Maine Lawyer Named Independent Counsel in Herman Case
Washington Post Staff Writers
Wednesday, May 27, 1998; Page A04
A prominent Maine trial lawyer was appointed yesterday as the independent counsel who will investigate allegations that Secretary of Labor Alexis M. Herman solicited illegal campaign contributions and engaged in influence peddling while a White House aide.
A special three-judge appeals panel named Ralph I. Lancaster Jr., 68, of Portland, to the post. Lancaster, who has no previous prosecutorial experience, is a past president of the American College of Trial Lawyers and was a member of an American Bar Association committee that judged the qualifications of controversial Supreme Court nominees Robert H. Bork and Clarence Thomas.
Attorney General Janet Reno asked for an outside prosecutor earlier this month. Reno said she did so because she was unable to dismiss the accusations made against Herman by African businessman Laurent J. Yene, who lodged the allegations after a bitter ending to a romantic and business relationship with a close friend of Herman's.
He alleged that Herman, while head of the White House Office of Public Liaison, agreed to accept 10 percent of any business she helped generate for a private venture owned by Yene and Herman friend Vanessa Weaver. He also alleged that Herman told Weaver to seek donations for the Democratic Party from a Singapore businessman who wanted to secure help on a federal license for a satellite phone network and paid Weaver's business $250,000.
The appeals court judges who made the appointment -- David B. Sentelle of Washington, John D. Butzner Jr. of Richmond and Peter T. Fay of Miami -- detailed Lancaster's jurisdiction in a three-page order yesterday. It calls for Lancaster to determine whether Herman "held an undisclosed financial interest in International Investments and Business Development (IBD), and whether Secretary Herman participated in the solicitation of illegal campaign contributions through Vanessa Weaver."
Lancaster, who was sworn in by Sentelle yesterday, is the seventh independent counsel to be called upon to investigate alleged wrongdoing in the Clinton administration and the second to be appointed within the past three months. The same appellate panel in March named Washington attorney Carol Elder Bruce to investigate allegations concerning Interior Secretary Bruce Babbitt's role in the rejection of a proposed Indian gambling casino.
Lancaster did not return a reporter's call yesterday. Bruce A. Coggeshall, managing partner of his law firm, said Lancaster is taking a leave from the practice and plans to open an office in Washington. "He is committed to doing this full time," Coggeshall said. "He is excited about this, and we're excited and very proud."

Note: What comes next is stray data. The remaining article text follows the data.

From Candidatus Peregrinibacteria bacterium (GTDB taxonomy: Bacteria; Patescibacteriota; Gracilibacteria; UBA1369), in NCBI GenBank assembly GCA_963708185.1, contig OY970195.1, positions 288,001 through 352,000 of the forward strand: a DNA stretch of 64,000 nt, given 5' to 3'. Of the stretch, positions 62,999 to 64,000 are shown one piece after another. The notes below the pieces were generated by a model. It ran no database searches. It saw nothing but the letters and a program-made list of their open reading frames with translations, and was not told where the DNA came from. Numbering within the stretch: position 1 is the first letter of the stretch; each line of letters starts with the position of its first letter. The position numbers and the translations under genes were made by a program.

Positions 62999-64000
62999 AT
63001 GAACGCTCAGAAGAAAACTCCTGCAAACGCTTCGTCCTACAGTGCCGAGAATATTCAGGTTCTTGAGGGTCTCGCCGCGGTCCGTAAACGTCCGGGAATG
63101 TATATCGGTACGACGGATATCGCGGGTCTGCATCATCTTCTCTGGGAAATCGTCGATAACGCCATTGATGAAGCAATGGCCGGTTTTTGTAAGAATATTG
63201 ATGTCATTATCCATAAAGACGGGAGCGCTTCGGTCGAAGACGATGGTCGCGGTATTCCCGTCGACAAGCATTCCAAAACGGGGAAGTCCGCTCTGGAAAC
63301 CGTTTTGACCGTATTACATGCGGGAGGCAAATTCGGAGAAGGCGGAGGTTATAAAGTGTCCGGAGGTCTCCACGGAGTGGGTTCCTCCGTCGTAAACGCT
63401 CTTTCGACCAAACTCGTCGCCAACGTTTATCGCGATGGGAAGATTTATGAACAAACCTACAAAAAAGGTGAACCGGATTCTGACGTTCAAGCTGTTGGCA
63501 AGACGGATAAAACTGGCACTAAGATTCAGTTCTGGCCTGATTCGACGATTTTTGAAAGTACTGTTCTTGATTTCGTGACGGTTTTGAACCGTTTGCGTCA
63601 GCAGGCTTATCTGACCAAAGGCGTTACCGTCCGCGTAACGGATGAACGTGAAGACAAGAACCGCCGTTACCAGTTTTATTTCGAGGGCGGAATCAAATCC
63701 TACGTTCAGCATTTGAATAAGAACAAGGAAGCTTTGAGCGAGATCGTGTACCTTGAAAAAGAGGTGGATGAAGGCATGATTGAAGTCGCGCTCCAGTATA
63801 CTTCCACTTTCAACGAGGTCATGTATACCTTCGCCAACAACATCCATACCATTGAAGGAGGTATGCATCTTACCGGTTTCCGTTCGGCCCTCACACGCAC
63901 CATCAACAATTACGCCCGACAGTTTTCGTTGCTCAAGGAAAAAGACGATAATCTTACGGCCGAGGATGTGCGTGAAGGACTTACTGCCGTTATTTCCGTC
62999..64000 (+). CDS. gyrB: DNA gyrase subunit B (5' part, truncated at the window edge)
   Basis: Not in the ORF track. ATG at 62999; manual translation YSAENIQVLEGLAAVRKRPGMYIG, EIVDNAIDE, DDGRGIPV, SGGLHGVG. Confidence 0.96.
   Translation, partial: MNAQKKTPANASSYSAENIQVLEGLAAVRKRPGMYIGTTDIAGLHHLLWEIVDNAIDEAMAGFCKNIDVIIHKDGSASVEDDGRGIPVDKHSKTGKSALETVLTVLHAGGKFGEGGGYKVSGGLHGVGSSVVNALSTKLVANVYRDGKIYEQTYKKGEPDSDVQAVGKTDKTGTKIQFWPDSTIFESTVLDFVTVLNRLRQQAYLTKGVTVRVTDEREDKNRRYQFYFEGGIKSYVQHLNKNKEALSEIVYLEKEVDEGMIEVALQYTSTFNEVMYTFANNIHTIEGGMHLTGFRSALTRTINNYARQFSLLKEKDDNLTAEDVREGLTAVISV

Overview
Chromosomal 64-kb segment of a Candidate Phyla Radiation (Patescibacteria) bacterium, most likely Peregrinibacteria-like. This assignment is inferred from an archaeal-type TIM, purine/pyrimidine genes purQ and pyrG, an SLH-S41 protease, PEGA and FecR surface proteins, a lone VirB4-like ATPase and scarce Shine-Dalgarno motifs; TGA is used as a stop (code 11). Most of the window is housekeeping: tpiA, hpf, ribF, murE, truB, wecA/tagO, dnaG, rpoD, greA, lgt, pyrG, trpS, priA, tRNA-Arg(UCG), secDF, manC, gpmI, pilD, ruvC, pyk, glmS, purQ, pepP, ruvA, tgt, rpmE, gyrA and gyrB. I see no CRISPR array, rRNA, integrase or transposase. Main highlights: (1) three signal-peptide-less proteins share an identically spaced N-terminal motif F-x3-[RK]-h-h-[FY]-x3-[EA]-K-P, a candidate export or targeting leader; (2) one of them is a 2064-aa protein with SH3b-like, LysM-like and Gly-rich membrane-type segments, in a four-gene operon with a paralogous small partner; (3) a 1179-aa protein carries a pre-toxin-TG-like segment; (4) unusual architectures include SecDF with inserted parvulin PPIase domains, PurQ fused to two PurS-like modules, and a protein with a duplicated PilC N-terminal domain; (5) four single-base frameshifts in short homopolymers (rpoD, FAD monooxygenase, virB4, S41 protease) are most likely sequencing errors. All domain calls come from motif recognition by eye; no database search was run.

Herman's attorney, W. Neil Eggleston, made an unusual, but unsuccessful, challenge to Reno's petition seeking the appointment, arguing to the three-judge panel that Reno did not meet the test "that there was a fair probability or substantial chance that the subject engaged in some criminal activity." Yesterday, Eggleston said only: "Secretary Herman is pleased that this appointment was made so quickly and is looking forward to working with Mr. Lancaster to bring the investigation to a close."
Herman and Weaver have denied Yene's allegations, and Weaver's attorney, E. Lawrence Barcella Jr. called Yene a liar who tried to extort money from his client. Reno aides indicated the strictures of the independent counsel law, not the evidence against Herman, led the attorney general to seek Lancaster's appointment.
Coggeshall said Lancaster has "not been active in politics." Federal election records show he has made donations to several Republicans, including Maine Sens. Olympia J. Snowe, Susan Collins and William S. Cohen, now the secretary of defense. He also contributed to then-Democratic Sen. George J. Mitchell.
Lancaster, who is married and the father of six, resigned from the ABA in 1992 in protest to its stand endorsing abortion rights. "That issue is so controversial that it should not be part of the ABA's agenda," he said at the time.
A graduate of College of the Holy Cross and Harvard Law School, Lancaster has spent nearly 40 years with Pierce Atwood, Maine's largest law firm. He has been a partner since 1961, handling a mix of civil and criminal litigation in state and federal courts. In 1984, he represented the United States in a boundary dispute before the International Court of Justice. During the late 1980s, Lancaster was named by the Supreme Court to act as special master in a dispute between the states of New Jersey and Nevada over storage of nuclear waste.
Judah Best, a Washington attorney who served with Lancaster on the ABA panel reviewing Supreme Court nominees, said yesterday, "I admire him greatly and think he's a wonderful person."
Jack Curtin, a Boston lawyer who named Lancaster to chair the judicial committee when Curtin was president of the ABA, said: "He is as fair and competent attorney as anyone I know. You couldn't ask for anyone better qualified to handle investigations and to be fair and prompt."
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